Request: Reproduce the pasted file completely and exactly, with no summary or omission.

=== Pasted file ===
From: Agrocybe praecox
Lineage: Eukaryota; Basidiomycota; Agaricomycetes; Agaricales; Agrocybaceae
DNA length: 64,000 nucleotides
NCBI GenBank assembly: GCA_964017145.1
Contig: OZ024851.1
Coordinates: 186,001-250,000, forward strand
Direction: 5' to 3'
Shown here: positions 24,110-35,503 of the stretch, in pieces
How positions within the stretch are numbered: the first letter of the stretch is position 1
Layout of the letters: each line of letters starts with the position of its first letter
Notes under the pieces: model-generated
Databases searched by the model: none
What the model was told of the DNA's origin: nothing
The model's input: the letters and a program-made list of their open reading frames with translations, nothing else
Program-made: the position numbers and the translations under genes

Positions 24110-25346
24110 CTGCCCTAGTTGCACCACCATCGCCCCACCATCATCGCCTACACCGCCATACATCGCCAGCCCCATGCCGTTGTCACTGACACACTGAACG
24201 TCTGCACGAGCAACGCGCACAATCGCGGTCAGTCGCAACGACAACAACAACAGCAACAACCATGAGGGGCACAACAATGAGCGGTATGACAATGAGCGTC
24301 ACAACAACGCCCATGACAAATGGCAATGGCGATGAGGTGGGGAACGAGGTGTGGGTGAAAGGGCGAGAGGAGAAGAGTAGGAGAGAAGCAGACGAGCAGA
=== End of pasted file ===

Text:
From: Agrocybe praecox
Lineage: Eukaryota; Basidiomycota; Agaricomycetes; Agaricales; Agrocybaceae
DNA length: 64,000 nucleotides
NCBI GenBank assembly: GCA_964017145.1
Contig: OZ024851.1
Coordinates: 186,001-250,000, forward strand
Direction: 5' to 3'
Shown here: positions 24,110-35,503 of the stretch, in pieces
How positions within the stretch are numbered: the first letter of the stretch is position 1
Layout of the letters: each line of letters starts with the position of its first letter
Notes under the pieces: model-generated
Databases searched by the model: none
What the model was told of the DNA's origin: nothing
The model's input: the letters and a program-made list of their open reading frames with translations, nothing else
Program-made: the position numbers and the translations under genes

Positions 24110-25346
24110 CTGCCCTAGTTGCACCACCATCGCCCCACCATCATCGCCTACACCGCCATACATCGCCAGCCCCATGCCGTTGTCACTGACACACTGAACG
24201 TCTGCACGAGCAACGCGCACAATCGCGGTCAGTCGCAACGACAACAACAACAGCAACAACCATGAGGGGCACAACAATGAGCGGTATGACAATGAGCGTC
24301 ACAACAACGCCCATGACAAATGGCAATGGCGATGAGGTGGGGAACGAGGTGTGGGTGAAAGGGCGAGAGGAGAAGAGTAGGAGAGAAGCAGACGAGCAGA